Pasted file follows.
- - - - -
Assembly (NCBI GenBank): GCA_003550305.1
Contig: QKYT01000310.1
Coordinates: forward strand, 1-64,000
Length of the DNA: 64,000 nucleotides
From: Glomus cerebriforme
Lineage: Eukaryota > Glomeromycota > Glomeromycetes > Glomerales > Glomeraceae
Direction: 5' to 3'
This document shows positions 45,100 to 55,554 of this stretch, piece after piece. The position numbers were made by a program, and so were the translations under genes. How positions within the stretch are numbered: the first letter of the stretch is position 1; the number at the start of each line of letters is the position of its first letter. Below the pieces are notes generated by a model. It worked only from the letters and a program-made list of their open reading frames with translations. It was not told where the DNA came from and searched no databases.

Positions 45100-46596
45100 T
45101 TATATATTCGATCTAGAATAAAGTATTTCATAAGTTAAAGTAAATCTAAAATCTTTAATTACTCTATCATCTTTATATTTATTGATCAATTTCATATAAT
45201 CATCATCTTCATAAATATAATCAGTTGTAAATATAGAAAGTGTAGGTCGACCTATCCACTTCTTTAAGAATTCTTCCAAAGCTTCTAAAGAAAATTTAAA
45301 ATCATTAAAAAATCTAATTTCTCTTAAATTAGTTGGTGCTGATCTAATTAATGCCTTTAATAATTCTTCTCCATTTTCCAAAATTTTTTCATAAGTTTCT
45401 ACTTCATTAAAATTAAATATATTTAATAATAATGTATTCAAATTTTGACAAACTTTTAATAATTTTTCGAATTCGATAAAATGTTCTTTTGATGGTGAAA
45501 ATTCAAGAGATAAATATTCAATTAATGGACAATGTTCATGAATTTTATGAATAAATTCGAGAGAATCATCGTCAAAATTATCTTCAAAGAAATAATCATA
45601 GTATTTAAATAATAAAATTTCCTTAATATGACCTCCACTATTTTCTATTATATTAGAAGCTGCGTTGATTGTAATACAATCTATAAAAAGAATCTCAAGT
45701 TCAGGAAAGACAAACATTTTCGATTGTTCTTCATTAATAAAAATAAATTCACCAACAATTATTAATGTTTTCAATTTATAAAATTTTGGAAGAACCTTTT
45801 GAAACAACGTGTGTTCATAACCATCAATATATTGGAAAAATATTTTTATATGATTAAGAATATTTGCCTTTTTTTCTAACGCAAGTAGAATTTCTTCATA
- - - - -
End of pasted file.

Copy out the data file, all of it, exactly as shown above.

Assembly (NCBI GenBank): GCA_003550305.1
Contig: QKYT01000310.1
Coordinates: forward strand, 1-64,000
Length of the DNA: 64,000 nucleotides
From: Glomus cerebriforme
Lineage: Eukaryota > Glomeromycota > Glomeromycetes > Glomerales > Glomeraceae
Direction: 5' to 3'
This document shows positions 45,100 to 55,554 of this stretch, piece after piece. The position numbers were made by a program, and so were the translations under genes. How positions within the stretch are numbered: the first letter of the stretch is position 1; the number at the start of each line of letters is the position of its first letter. Below the pieces are notes generated by a model. It worked only from the letters and a program-made list of their open reading frames with translations. It was not told where the DNA came from and searched no databases.

Positions 45100-46596
45100 T
45101 TATATATTCGATCTAGAATAAAGTATTTCATAAGTTAAAGTAAATCTAAAATCTTTAATTACTCTATCATCTTTATATTTATTGATCAATTTCATATAAT
45201 CATCATCTTCATAAATATAATCAGTTGTAAATATAGAAAGTGTAGGTCGACCTATCCACTTCTTTAAGAATTCTTCCAAAGCTTCTAAAGAAAATTTAAA
45301 ATCATTAAAAAATCTAATTTCTCTTAAATTAGTTGGTGCTGATCTAATTAATGCCTTTAATAATTCTTCTCCATTTTCCAAAATTTTTTCATAAGTTTCT
45401 ACTTCATTAAAATTAAATATATTTAATAATAATGTATTCAAATTTTGACAAACTTTTAATAATTTTTCGAATTCGATAAAATGTTCTTTTGATGGTGAAA
45501 ATTCAAGAGATAAATATTCAATTAATGGACAATGTTCATGAATTTTATGAATAAATTCGAGAGAATCATCGTCAAAATTATCTTCAAAGAAATAATCATA
45601 GTATTTAAATAATAAAATTTCCTTAATATGACCTCCACTATTTTCTATTATATTAGAAGCTGCGTTGATTGTAATACAATCTATAAAAAGAATCTCAAGT
45701 TCAGGAAAGACAAACATTTTCGATTGTTCTTCATTAATAAAAATAAATTCACCAACAATTATTAATGTTTTCAATTTATAAAATTTTGGAAGAACCTTTT
45801 GAAACAACGTGTGTTCATAACCATCAATATATTGGAAAAATATTTTTATATGATTAAGAATATTTGCCTTTTTTTCTAACGCAAGTAGAATTTCTTCATA